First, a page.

clock menu more-arrow no yes mobile

Filed under:

NBA DFS bubble preview: Los Angeles Lakers

With the start of the NBA Bubble right around the corner, it’s time to look at what the Los Angeles Lakers have to offer in DFS.

Memphis Grizzlies v Los Angeles Lakers Photo by Adam Pantozzi/NBAE via Getty Images

It’s been quite a—boring—ride but we’re almost there, folks. Starting July 30, the NBA will enter a vortex of daily action that will get us back to our couches to indulge as much basketball as we can with games coming left and right. With such a short time between now and the restart (and with the four months we have endured without any NBA hoops around) it makes sense to go through the 22 teams that made it to Disney’s bubble to review what they did during the first months of the 2019-20 season and what we can expect from them going forward. Consider this a primer on who to target, who to avoid, and a know-it-all reviewing exercise of what will be there when NBA DFS contests come back in less than 14 days time.

As has always been the case, I will be using data from both the official NBA website paired with information from DFS contests held on DraftKings through the first months of the season. Every chart uses the same scale (salaries from 3K to 10K except when they don’t fit, fantasy points from 0 to 65) so they can be easily compared between teams to see where each player ranks league-wide.

Regular Season Stats

  • Record: 49-14 (.778)
  • Offensive Rating: 113.0 (4th)
  • Defensive Rating: 105.6 (3rd)
  • Net Rating: 7.4 (2nd)

Considering LeBron had to shut it down last season, the Lakers missing on reaching the playoffs wasn’t much of a big deal. With Anthony Davis part of the team for this year, though, and with LeBron drinking from the Fountain of Youth at age 35, the sky is the limit for the Lake Show. Just look at the numbers above.

The Lakers enter the bubble and the final eight regular-season games ranked second in the league in net rating only behind the mighty Bucks and with top-five ratings in both offense and defense. The very own James is putting up daily 25-10-8 lines and Davis isn’t far behind at 26-9 himself. That’s just insane and these two alone are getting the team places.

At this point in time we already know the drill: put LeBron wherever and he’ll carry his teammates to the Finals. Put him in a team that also features a beast in Anthony Davis, and a bunch of good rotation players in the likes of Kyle Kuzma, Danny Green, and Rajon Rondo, and well, chances are making the Finals is a virtual lock and the championship is halfway through Hollywood.

Team Leaders (per game):

  • MIN: LeBron James (34.9)
  • PTS: Anthony Davis (26.7)
  • 3PM: LeBron James (2.2)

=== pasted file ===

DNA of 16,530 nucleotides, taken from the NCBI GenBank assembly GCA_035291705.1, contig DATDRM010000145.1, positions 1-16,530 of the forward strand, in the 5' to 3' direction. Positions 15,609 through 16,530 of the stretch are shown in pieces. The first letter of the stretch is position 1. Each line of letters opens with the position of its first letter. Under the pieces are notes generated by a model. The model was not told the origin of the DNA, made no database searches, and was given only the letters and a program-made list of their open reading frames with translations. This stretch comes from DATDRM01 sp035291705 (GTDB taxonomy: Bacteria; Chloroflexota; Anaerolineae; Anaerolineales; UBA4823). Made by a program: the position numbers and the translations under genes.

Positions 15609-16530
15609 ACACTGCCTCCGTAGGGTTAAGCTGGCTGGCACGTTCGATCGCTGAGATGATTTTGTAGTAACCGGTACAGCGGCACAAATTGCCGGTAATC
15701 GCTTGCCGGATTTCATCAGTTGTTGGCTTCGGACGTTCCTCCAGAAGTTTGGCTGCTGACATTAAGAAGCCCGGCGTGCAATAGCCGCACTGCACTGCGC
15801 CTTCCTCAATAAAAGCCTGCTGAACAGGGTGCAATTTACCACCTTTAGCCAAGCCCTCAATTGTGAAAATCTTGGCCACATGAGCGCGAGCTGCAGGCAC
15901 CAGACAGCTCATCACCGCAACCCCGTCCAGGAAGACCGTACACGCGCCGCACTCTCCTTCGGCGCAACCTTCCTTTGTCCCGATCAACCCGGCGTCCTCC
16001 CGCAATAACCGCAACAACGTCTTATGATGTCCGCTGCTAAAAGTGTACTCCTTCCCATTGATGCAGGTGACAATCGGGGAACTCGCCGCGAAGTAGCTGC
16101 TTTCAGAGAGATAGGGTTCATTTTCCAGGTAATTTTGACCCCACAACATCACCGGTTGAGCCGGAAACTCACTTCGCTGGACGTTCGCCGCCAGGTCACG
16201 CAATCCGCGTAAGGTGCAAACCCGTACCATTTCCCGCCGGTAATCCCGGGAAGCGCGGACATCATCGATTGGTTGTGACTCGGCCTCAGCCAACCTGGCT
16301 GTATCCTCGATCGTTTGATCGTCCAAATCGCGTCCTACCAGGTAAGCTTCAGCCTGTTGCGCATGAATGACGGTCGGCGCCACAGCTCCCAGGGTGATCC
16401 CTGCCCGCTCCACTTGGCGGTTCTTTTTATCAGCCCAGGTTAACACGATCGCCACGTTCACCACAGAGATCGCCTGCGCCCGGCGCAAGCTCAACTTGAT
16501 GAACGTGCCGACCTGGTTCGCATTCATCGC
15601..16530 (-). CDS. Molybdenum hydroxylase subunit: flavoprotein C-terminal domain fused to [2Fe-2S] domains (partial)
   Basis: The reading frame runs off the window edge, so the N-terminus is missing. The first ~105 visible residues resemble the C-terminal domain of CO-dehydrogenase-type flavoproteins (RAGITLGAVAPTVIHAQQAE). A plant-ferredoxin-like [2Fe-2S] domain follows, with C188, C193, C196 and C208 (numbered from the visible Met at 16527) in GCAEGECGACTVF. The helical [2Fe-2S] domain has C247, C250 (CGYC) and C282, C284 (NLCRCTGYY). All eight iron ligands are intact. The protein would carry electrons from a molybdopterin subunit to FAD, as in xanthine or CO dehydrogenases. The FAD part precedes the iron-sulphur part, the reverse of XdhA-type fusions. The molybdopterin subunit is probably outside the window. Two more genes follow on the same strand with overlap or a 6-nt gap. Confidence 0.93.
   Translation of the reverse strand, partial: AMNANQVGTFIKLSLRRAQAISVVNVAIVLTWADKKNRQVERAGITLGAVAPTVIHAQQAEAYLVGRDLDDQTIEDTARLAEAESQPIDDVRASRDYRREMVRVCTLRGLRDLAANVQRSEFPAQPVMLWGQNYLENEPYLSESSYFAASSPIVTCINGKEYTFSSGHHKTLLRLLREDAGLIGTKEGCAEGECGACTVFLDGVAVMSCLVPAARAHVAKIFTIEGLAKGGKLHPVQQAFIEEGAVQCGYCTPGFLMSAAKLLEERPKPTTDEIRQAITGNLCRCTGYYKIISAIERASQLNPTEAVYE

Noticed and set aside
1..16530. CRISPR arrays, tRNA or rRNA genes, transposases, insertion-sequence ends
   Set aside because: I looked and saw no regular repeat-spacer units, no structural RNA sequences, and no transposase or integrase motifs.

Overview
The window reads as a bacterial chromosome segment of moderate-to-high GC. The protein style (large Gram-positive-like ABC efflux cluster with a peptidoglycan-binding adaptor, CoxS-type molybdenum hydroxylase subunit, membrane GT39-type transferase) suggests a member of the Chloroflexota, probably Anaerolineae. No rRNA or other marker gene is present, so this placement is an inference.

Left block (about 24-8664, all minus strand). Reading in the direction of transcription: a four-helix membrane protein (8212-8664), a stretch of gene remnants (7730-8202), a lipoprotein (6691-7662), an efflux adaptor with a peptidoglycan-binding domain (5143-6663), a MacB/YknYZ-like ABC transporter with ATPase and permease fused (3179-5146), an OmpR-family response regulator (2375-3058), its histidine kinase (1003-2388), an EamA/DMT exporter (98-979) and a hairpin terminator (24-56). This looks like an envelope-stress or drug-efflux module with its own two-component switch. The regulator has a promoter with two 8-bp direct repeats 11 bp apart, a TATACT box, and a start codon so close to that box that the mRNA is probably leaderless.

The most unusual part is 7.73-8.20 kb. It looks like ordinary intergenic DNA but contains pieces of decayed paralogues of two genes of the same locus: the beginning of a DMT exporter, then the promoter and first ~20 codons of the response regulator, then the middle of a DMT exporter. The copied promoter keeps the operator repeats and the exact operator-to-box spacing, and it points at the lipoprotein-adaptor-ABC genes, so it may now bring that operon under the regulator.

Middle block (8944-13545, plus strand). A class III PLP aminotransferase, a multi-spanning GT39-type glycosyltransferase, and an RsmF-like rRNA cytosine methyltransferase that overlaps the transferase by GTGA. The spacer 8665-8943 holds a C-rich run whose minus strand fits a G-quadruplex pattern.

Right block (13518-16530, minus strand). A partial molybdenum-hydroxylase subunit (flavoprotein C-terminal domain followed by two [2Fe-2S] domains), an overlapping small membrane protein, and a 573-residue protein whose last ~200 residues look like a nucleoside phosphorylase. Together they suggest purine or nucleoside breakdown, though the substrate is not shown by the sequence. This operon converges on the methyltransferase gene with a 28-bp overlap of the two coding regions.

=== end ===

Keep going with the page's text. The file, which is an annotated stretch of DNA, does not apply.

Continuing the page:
• REB: Anthony Davis (9.4)
  • AST: LeBron James (10.6)
  • STL: Anthony Davis (1.5)
  • BLK: Anthony Davis (2.4)
  • TOV: LeBron James (4.0)
  • USG%: LeBron James (30.8%)
  • DKFP: LeBron James (55.7)

Fantasy Profile

  • Players Acquired: Dion Waiters, J.R. Smith
  • Players Lost: Avery Bradley, Rajon Rondo (until Sep. 1)

The list of team leaders in each statistical category speaks for itself: the Lakers are a two-man show this year, and it is not that that is bad in any way. LeBron and Davis mix couldn’t have gone better, real-life and fantasy world concerned. Both are valued at around $10K on DFS slates daily, but check out those fantasy outcomes. Only Houston (thanks to James Harden and Russell Westbrook) has two 50-DKFP players on its roster. James and Davis are putting up monster performances daily and that is not changing any time soon.

Other than James and Davis, though, the Lakers don’t offer much for DFS fantasy players. Kyle Kuzma and Dwight Howard are the only other Lakers averaging more than 20 DKFP per game, and none of them features heavily. Los Angeles has signed two wings to boost their scoring through the rest of the season in Waiters and Smith, but it’s hard to see them having overly great fantasy seasons, much less given that they have yet to play a game for the team.

I’d like to offer you some options other than LBJ-AD in terms of fantasy bargains and values, but I’m afraid there is no way to look at this roster positively out of those two. That being said, though, LeBron has turned—as if we didn’t know already...—into a fantasy monster this year and even with his massive price tags he’s worth paying for each and every single day and building your lineup around him no matter the team in front of him. The same goes for Davis, who is a top-60 player in ROI (Price/DKFP) in the whole NBA this season.